Confusion as airport hand luggage restrictions are re-imposed

An abrupt government U-turn to once again restrict passengers carrying liquids in hand luggage through UK airports will only create uncertainty and lead to more delays.

The warning from consumer group Which? followed the Department for Transport announcing late last Friday that it was reintroducing limits on liquids from yesterday (Sunday).

The surprise edict came despite airports racing to introduce new generation scanners enabling passengers to carry up to two litres of liquids and not take laptops out while passing through security.


MorePassenger confusion over airport liquids rules ‘will cause delays’ [Apr 24]


No detailed explanation was given for reintroducing the limits on liquids at six airports where new scanning equipment has been introduced.

The DfT said: “From 0001 on Sunday 9th June 2024, 100ml restrictions on liquids will temporarily be reintroduced for passengers travelling from six regional airports where Next Generation Security Checkpoints (NGSC) are in full operation.

“This temporary move is to enable further improvements to be made to the new checkpoint systems and will only affect a small number of passengers. For most passengers, security measures will remain unchanged.

“Passengers should continue to check security requirements with their departure airport before travelling.”

The transport department pointed out that this was only a change for passengers flying from Newcastle, Leeds/Bradford, London City, Aberdeen, Southend and Teesside airports, “which represent around 6% of UK air passengers”. 

Other airports had made no change to the rules on carrying liquids introduced in 2006 after a plot was discovered to blow up transatlantic aircraft.

This DfT described the move as a “routine measure” and not in response to a specific threat.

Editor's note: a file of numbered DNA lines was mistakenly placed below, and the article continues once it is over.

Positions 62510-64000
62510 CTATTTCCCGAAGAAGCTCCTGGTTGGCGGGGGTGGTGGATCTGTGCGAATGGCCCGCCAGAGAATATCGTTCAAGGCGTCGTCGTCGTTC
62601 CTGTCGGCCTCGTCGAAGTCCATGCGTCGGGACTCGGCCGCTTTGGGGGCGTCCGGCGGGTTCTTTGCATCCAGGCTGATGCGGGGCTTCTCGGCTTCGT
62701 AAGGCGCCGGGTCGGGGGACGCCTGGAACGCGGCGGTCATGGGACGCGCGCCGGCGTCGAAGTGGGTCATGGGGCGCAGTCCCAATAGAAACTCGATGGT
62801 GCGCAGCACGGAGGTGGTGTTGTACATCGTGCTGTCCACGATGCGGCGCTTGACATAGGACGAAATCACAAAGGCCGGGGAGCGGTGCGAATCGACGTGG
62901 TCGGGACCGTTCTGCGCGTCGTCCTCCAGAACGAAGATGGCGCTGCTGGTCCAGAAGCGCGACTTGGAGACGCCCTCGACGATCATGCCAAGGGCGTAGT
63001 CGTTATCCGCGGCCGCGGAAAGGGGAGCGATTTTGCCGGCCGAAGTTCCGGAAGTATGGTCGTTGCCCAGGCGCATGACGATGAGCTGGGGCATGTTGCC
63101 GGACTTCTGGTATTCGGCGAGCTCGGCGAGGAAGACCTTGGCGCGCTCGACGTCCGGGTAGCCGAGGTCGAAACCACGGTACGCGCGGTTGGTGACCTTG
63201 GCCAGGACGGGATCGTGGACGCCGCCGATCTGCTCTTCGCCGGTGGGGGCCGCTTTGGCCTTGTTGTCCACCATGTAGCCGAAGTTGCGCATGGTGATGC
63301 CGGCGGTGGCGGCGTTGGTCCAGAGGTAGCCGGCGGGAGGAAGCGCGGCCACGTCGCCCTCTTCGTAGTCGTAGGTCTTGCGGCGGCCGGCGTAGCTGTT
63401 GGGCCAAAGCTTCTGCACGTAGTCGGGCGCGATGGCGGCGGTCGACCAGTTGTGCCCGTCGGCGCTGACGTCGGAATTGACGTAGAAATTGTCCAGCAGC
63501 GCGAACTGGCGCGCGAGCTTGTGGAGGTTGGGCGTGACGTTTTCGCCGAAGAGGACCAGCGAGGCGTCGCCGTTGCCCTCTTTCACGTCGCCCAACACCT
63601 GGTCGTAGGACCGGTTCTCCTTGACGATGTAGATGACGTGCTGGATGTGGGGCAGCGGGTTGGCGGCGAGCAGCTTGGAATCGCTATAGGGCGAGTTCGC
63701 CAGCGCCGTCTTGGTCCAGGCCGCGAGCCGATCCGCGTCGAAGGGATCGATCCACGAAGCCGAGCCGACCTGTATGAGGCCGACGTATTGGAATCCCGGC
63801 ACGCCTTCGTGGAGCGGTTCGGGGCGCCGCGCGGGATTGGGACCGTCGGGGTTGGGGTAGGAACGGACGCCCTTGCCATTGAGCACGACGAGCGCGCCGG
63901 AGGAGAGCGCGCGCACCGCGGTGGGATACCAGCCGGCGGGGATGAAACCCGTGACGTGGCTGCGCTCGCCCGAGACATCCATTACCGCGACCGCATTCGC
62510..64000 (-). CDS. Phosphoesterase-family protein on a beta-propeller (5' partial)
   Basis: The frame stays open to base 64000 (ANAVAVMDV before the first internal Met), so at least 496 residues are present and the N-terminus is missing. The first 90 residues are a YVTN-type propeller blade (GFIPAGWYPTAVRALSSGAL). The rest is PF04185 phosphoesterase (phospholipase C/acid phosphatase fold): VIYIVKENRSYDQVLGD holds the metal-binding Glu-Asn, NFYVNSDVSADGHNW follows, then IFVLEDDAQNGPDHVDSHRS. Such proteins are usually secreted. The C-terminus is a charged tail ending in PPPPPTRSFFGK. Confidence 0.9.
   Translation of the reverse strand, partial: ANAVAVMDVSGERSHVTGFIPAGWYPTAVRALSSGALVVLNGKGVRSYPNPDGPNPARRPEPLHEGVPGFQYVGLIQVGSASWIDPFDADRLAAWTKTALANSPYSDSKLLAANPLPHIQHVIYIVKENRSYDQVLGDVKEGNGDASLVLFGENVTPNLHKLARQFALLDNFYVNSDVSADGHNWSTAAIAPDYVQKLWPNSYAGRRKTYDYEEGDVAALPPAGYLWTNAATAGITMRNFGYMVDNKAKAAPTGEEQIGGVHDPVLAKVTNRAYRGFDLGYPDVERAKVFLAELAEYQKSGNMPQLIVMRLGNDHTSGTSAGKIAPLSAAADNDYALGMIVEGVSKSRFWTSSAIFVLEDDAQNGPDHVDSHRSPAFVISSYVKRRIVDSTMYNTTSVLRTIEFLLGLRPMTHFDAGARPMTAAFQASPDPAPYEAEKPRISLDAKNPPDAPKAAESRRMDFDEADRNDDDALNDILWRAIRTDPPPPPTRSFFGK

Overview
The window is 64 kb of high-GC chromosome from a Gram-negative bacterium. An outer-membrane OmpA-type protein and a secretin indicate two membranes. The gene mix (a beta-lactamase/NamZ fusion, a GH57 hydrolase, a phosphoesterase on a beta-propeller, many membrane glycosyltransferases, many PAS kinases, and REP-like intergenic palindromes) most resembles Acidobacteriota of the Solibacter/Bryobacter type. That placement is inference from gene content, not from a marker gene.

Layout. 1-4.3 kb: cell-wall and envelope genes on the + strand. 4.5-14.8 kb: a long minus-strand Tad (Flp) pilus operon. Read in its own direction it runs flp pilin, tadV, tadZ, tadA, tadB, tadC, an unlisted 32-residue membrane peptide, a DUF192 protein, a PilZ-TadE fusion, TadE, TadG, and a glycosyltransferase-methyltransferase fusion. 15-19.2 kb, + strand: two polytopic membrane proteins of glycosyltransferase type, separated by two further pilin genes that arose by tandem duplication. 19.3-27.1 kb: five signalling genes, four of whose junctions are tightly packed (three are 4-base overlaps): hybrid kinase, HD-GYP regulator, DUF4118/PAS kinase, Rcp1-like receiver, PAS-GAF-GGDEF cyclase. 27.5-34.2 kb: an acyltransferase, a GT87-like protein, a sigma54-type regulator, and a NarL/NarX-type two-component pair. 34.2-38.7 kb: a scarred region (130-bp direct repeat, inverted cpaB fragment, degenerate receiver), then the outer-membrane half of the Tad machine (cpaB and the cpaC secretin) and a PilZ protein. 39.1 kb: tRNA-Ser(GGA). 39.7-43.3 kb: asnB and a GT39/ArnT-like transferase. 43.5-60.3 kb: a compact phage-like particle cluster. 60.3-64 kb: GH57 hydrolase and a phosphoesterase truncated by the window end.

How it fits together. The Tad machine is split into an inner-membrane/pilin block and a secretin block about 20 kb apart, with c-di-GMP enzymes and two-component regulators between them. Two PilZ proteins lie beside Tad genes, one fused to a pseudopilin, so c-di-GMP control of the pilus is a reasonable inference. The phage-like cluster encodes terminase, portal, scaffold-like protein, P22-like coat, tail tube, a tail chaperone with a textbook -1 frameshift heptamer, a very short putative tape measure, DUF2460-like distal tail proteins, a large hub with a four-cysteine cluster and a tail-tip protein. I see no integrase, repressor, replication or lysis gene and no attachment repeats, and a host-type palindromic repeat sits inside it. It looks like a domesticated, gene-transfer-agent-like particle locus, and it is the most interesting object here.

But chaotic scenes of two hour-long queues of passengers at Birmingham airport were recorded on social media over the weekend.

An airport spokesperson said the queues had built up because of the re-imposition of the ban on carrying liquids greater than 100ml in hand luggage.

The spokesperson told the Telegraph: “Our new security area was designed and resourced to accommodate the increase to two litres being carrying in cabin baggage. This cannot be operated with the temporary restriction.”

Birmingham airport had previously said it expected to raise the 100ml limit to two litres from June 1, bringing it in line with the six other airports using new scanners.    

Chief executive Nick Barton told the BBC: “Since opening our new security area, and despite being one of the first UK airports to comply, we have been limited on the use of our multi-million pound equipment due to an outstanding regulatory restriction meaning we had to limit liquids to 100ml.

“Despite the 100ml rule still being in place, we continually have non-compliant bags with liquids over the allowance which have led to inefficiencies of our equipment and resulted in extended queuing times for customers.”   

Which? Travel editor Rory Boland said: “The rules around travelling with liquids in carry on bags are becoming increasingly confusing – with different rules at different airports.

“As we enter the busiest travel period of the year, this announcement will only add to passengers uncertainty – and may lead to further delays.

“Travellers should check the latest liquid rules for the airport they are departing from before travelling, to avoid being caught out at security.”

Airports were granted deadline extensions in April of up to a year for the installation of high-tech security scanners that would allow passengers to keep liquids and laptops in their hand luggage.

The government had previously set a deadline of June 1 for all major airports to introduce computed tomography (CT) scanners that create 3D images.

But the DfT said at the time it had recognised the challenges involved in installing the equipment, prompting it to approve deadline extensions of up to 12 months on a case-by-case basis.

MorePassenger confusion over airport liquids rules ‘will cause delays’ [Apr 24]

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